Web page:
This is the grave of Fermin Anonio Mundaca y Marecheaga who considered himself a pirate.
When visiting this grave I feel a deep sense of fascination for a couple of reasons. The first is that I had such a magical experience in Spain that visiting sites where Spaniards were active in their empire days makes history actually come alive. Here I am, here he *was supposed to be* and through different routes we have crossed paths in two different parts of the world missing each other by 185 years.
The second reason is that the phrase “Lo que tu eres, Yo fui. Lo que yo soy, Luego serás.” I have always been fascinated by this poem:
Remember me as you pass by, As you are now, so once was I, As I am now, so you will be, Prepare for death and follow me.
It certainly conjures up something deep and really makes us reflect.
The third reason it is fascinating for me is that Mundaca is not even inside the tomb.
Fermin Anonio Mundaca y Marecheaga was born in October of the year 1825 in the village Bermeo of Santa Maria, Spain. After completing his studies he set out for the New World to make his fortune. He arrived on the shores of Isla in 1858 after acquiring his wealth selling captured Mayan slaves to Cuban plantations and some say pirating. Weather or not this is true, no one knows but Mundaca cultivated and enjoyed his reputation as a pirate.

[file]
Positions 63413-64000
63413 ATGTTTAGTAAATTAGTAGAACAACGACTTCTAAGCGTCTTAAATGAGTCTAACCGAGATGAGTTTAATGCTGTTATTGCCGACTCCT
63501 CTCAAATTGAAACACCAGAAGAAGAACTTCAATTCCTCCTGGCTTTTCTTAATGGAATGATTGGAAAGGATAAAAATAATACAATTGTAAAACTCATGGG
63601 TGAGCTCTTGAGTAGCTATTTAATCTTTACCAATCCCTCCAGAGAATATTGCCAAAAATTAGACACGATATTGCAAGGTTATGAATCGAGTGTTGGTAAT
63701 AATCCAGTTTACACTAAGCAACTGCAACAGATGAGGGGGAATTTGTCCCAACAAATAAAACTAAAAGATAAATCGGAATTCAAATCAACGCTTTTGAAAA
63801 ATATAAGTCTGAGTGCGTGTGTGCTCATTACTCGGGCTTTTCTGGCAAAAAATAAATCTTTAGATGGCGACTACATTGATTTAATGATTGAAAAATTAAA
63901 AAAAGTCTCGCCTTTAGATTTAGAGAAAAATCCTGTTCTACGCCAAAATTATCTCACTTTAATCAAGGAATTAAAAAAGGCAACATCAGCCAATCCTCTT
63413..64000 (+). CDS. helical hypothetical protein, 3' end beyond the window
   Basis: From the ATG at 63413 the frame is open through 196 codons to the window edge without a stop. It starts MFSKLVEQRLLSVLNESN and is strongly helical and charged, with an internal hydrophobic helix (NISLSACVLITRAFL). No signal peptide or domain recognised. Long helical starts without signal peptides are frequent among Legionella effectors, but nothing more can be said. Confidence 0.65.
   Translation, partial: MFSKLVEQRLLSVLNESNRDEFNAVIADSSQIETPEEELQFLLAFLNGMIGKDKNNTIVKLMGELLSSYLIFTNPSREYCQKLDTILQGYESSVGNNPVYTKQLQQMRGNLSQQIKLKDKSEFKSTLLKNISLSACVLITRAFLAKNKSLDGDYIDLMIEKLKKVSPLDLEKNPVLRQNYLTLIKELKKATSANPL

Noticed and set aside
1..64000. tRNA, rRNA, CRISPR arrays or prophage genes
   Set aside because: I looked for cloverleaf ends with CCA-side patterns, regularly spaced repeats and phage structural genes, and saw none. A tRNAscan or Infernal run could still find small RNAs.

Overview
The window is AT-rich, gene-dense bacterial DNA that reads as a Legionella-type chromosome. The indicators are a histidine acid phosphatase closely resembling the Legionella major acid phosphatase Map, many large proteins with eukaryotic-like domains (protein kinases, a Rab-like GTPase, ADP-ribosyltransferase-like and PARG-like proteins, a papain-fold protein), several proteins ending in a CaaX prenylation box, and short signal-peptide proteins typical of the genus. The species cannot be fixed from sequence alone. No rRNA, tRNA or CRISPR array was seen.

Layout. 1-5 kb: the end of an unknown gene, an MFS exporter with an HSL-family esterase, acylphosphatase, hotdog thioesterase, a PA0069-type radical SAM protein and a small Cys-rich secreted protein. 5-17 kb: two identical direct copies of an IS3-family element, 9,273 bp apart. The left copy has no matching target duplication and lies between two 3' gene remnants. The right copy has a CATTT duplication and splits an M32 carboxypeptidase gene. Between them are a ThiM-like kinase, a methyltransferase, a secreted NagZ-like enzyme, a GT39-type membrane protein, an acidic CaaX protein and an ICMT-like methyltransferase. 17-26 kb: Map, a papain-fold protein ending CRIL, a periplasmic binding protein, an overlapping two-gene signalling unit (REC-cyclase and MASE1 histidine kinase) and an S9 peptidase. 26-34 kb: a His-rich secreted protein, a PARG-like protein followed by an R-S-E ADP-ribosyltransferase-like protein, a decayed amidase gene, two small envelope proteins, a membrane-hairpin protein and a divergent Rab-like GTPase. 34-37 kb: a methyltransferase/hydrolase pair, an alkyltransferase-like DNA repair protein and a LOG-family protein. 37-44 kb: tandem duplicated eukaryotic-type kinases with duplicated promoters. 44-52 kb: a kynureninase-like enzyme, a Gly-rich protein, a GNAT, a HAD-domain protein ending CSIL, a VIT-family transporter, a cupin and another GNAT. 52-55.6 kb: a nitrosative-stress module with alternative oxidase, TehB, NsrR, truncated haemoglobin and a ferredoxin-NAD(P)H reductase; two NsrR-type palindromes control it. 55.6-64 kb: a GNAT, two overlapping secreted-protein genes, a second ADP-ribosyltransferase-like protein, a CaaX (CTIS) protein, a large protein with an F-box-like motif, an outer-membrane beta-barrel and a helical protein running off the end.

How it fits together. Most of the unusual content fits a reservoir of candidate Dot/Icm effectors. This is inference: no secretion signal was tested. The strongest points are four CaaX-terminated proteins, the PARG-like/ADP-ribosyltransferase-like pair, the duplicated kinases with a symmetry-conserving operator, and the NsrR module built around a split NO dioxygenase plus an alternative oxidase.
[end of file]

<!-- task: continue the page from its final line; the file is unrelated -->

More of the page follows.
Mundaca immediately set out building a large hacienda he named “Vista Alegre” (Happy View) which eventually covered over 40% of the island. There were areas for livestock, birds, vegetables gardens, fruit orchards and exotic plants that were brought from all over the world. A special garden called “The Rose of the Winds” was constructed which served as a sundial telling the time of the day by its shadows.
In 1862 Martiniana (Prisca) Gomez Pantoja was born. She was one of five sisters and it is been said that she was a willowy woman with green eyes, white skin bronzed by the Caribbean sun and long, straight hair. Called “La Triguena” (the brunette), many men fell in love with her including Mundaca. The arches above the gates were dedicated to her, naming them “The Entrance of the Triguena” and “The Pass of the Triguena” in hopes his wealth and power would win the local beauty 37 years younger then himself. His dedication was in vain, she married a man closer to her own age and as legend tells it, Fermin Mundaca slowly went insane and died, alone in Merida. His empty tomb still awaits him in the Isla Mujeres cemetery. Carved by his own hands are the skull and cross bones, in memory of his pirating days and the words meant for his love, “As you are, I was. As I am, you will be”.